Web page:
May 29, 2014
Translation Prize winner in fiction shares insights on literature and translation.
Adriana Hunter was awarded the 2013 Translation Prize in Fiction for her translation of Eléctrico W by Hervé Le Tellier (Other Press).
Adriana Hunter “stumbled across” the first book she was to translate, Geneviève Jurgensen’s La Disparition (The Disappearance), in 1998 and has since translated nearly 60 books, mostly of literary fiction. She won the 2011 Scott-Moncrieff Prize for her translation of Véronique Olmi’s Bord de Mer (Beside the Sea), and has been short-listed three times for the French-American Foundation and Florence Gould Foundation Translation Prize, and twice for the Independent Foreign Fiction Prize. She lives in Norfolk, England.
Eléctrico W // By the celebrated Oulipo writer, this brilliant and witty novel set in Lisbon explores love, relationships, and the strange balance between literature and life. Journalist, writer, and translator Vincent Balmer moves to Lisbon to escape a failing affair. During his first assignment there, he teams up with Antonio — a photographer who has just returned to the city after a ten-year absence — to report for a French newspaper on an infamous serial killer’s trial. Eléctrico W recounts their nine days together and the adventures that proliferate to form a constellation of successive ephemeral connections and relationships.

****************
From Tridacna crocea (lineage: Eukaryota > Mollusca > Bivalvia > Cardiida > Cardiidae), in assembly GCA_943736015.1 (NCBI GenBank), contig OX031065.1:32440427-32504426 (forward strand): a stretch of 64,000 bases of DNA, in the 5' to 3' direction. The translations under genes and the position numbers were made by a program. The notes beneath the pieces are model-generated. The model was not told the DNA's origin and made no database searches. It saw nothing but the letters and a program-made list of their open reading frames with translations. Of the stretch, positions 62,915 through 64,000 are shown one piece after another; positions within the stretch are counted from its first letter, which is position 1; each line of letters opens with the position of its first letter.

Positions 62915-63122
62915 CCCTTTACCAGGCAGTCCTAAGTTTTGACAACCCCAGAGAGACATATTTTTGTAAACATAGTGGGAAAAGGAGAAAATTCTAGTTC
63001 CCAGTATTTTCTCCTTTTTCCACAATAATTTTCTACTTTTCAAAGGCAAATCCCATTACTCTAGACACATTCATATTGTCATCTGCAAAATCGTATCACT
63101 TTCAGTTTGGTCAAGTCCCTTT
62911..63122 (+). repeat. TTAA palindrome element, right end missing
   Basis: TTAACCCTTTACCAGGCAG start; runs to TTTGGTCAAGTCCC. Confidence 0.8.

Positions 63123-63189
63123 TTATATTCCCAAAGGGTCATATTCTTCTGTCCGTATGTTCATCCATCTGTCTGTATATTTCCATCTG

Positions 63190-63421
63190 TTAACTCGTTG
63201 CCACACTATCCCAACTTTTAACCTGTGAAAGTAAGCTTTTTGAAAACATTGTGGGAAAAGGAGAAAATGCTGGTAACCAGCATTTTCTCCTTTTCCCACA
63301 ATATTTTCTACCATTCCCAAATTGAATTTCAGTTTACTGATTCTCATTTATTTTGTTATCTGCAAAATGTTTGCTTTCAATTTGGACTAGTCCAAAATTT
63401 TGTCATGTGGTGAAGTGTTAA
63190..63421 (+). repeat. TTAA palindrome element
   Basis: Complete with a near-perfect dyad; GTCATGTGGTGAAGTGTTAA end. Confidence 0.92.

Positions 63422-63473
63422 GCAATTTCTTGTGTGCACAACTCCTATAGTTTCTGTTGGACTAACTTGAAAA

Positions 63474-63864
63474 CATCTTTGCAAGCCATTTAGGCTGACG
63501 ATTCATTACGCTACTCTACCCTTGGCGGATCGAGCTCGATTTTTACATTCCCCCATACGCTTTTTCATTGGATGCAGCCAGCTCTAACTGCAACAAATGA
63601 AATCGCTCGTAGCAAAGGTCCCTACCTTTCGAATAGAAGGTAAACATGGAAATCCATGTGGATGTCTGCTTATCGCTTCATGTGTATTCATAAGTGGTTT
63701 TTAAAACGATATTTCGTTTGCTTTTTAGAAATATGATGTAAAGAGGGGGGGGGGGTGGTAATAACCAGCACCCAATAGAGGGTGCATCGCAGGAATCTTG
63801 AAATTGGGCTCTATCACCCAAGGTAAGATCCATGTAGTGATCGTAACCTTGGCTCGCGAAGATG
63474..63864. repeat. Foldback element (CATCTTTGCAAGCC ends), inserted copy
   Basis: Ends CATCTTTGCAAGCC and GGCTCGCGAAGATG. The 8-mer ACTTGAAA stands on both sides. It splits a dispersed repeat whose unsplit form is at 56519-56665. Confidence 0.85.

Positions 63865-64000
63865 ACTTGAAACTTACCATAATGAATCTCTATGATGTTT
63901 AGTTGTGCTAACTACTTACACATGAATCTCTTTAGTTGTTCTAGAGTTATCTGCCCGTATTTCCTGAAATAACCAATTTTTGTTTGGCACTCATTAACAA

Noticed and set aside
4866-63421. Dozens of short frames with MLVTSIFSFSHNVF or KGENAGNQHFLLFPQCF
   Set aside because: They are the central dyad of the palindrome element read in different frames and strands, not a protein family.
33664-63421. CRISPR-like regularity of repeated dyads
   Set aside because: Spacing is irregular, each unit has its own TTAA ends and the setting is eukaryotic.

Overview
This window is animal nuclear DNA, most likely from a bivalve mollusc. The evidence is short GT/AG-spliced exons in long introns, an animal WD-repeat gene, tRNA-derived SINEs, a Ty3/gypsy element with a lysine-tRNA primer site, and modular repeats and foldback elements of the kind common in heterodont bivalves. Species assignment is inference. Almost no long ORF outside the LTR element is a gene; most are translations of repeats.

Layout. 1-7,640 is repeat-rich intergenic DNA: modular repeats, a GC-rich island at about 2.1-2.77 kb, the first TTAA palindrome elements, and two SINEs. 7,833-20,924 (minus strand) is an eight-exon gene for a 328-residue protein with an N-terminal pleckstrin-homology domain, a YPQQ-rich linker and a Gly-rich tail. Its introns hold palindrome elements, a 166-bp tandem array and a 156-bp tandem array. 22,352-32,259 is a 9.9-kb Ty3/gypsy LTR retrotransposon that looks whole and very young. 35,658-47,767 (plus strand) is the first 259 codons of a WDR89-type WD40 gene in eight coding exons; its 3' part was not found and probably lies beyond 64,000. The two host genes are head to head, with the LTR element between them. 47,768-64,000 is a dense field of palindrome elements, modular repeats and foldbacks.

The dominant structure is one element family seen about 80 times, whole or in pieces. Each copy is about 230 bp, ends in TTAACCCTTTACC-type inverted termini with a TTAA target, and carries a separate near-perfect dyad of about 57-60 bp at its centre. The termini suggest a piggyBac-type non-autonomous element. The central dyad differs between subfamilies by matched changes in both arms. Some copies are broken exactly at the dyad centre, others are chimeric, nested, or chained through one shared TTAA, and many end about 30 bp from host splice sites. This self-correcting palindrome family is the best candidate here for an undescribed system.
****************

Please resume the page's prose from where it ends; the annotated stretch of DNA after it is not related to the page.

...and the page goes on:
Eléctrico W is not the first book by Hervé Le Tellier that you translate. What does interest you in Hervé Le Tellier as a writer in general, and in this book in particular?
Let’s talk a little more about the projects you have done throughout your career, having translated nearly 60 works. How do you choose the works you translate? Is there a choice? How do you come across your translation projects?
Tell us a little bit about your translation process. How do you replicate a writer’s voice? Do you feel as if you must get into the character’s heads as a translator, the same way a writer might, or is really about recreating the voice and tone of the writer him or herself?
How would you describe Le Tellier’s work? Where do you think Le Tellier fits into the current French literary scene?
In addition to Le Tellier, you clearly have a very rich understanding of the current literature coming from France. Who are some of the contemporary French authors you would like to translate?
You’ve been a Translation Prize finalist twice before, and now you’ve won. Congratulations. What is your response to winning the Translation Prize, and what do you think is the value of this Prize for translators and for the literary world?